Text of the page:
Word of the Day: yarborough - hand of cards none of which is above nine - Ohmigod - I got me a yarborough
WHEN A MACHINE is fixed properly, the customer is overjoyed, and tells his friends about the wonderful service he got from your company. They are likely to buy again. If it took an hour instead of five minutes, at $15 an hour, it cost you $13.75 more to fix things the right way, and you will make that up when the customer buys their next computer in a few years.
The people who were told to put in the restore disks and follow the prompts end up with a "like new" computer, with new defined as none of the family pictures or half completed PhD theses on them that were there before. If you don't count the follow up calls that first plead with you to find the lost files, then demand to talk to a manager while threatening lawsuits, you saved $13.75! The follow-ups will cost more, but you will still be less than the $15 it would have cost to fix things in the first place. The next time they purchase a new computer, that $13.75 will go to your competition. I guarantee that, my money did.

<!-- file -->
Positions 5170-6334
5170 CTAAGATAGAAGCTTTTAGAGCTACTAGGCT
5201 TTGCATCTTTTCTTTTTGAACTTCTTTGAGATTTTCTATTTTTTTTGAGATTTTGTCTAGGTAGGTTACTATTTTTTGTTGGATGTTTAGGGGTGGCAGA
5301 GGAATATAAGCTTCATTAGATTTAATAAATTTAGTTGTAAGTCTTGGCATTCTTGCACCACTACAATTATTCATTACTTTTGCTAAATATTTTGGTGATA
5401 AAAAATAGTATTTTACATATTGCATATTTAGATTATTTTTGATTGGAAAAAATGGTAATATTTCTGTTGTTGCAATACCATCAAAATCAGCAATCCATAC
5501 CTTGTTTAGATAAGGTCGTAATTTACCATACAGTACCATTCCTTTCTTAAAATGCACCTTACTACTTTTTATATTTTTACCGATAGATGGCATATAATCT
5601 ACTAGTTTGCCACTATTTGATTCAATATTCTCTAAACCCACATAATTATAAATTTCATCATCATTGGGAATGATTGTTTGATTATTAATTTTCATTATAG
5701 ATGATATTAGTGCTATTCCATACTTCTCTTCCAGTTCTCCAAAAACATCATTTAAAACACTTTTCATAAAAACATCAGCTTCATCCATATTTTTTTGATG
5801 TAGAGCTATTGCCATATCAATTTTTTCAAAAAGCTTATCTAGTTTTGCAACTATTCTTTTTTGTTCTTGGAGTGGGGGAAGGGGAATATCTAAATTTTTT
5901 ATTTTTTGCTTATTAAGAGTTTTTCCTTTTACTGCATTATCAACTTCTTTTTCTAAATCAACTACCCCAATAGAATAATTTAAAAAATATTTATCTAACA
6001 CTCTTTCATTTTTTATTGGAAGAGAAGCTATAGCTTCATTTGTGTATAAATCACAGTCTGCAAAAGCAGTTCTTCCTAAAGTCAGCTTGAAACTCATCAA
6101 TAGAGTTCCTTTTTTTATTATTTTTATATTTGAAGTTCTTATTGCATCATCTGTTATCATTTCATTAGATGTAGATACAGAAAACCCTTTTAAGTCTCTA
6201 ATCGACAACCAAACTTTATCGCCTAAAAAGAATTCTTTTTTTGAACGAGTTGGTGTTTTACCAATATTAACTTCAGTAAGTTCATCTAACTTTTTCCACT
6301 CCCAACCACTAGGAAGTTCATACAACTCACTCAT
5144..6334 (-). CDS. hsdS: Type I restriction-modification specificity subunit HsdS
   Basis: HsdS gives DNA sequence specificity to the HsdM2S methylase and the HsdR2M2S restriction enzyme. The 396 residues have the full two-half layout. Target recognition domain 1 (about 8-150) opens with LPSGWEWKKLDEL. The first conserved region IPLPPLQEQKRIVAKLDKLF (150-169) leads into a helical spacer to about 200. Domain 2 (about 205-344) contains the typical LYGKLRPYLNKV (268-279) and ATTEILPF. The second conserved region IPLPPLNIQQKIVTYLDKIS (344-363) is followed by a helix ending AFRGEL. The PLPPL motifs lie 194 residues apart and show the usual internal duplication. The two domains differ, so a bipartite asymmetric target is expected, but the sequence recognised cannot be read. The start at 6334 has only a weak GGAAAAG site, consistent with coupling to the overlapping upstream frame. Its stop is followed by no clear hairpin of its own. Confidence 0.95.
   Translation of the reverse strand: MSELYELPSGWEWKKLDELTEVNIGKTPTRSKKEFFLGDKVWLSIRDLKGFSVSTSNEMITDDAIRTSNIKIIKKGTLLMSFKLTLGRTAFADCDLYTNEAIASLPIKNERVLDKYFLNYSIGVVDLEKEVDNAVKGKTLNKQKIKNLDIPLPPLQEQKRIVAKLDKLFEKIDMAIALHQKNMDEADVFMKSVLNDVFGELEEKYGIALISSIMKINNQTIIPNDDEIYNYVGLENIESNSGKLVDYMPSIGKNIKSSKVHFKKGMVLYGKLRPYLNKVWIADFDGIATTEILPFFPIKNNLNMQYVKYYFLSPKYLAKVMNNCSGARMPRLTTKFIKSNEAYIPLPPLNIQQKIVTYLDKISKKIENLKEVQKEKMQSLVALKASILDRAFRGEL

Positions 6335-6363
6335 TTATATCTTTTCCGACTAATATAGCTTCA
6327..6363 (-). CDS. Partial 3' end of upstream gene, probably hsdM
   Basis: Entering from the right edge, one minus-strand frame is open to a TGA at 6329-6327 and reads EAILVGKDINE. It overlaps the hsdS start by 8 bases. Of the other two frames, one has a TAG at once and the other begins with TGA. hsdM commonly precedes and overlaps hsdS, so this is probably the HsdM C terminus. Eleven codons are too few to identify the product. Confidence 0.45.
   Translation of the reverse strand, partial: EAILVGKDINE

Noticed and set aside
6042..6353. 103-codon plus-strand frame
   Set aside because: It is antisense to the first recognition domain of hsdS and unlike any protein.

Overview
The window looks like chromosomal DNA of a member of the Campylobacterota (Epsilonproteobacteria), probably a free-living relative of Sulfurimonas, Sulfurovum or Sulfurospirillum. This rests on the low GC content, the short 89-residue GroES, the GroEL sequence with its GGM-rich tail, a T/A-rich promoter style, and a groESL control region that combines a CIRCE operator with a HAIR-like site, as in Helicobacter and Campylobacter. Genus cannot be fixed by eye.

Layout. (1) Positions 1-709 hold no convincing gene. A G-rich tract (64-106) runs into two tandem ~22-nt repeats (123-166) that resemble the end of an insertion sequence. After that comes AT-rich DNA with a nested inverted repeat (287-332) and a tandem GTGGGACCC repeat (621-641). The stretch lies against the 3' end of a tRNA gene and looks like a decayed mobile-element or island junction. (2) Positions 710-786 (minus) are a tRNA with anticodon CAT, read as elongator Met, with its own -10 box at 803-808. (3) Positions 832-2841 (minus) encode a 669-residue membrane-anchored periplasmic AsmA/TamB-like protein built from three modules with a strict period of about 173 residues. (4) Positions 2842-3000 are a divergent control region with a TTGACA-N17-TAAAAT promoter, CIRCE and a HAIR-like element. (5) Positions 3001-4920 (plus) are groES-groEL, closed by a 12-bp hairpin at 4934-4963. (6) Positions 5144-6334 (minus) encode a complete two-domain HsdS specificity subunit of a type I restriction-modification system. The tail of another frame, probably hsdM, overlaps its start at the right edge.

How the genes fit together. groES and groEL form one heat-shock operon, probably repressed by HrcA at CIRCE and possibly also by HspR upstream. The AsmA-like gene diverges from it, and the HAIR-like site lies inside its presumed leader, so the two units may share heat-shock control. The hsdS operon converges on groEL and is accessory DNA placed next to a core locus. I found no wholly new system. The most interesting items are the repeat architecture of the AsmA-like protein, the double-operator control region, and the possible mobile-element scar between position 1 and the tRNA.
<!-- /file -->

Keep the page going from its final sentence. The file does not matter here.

The problem is that when you outsource like this it completely removes the incentive to fix problems. It turns a process that is about support and fixing things to a numerical assembly line. Worse yet, the people who are in touch with your customer have absolutely no incentive to fix things. Their goals are not your goals, and that is deadly.
Worse yet, if the outsourcing company has met their numeric goals, they get paid. Customer satisfaction? What's that? We hit the numbers. If a customer is pissed off, they don't steer their dollars away from the support company next time, 99 out of 100 of them couldn't tell you the name of the outsourcer anyway. They will steer their purchase away from the parent company, as well as directing their wrath at it, all they have to do is look at the computer on their desk to know who to hate.
The outsourcer laughs all the way to the bank, the employees go home dejected and poor, and the only ones who win are the corporate bigwigs who increase their margins a little. This quarter, next quarter too, but the next purchasing cycle is a different story. By then, the current management is on that little sunny island being served drinks with little umbrellas in them.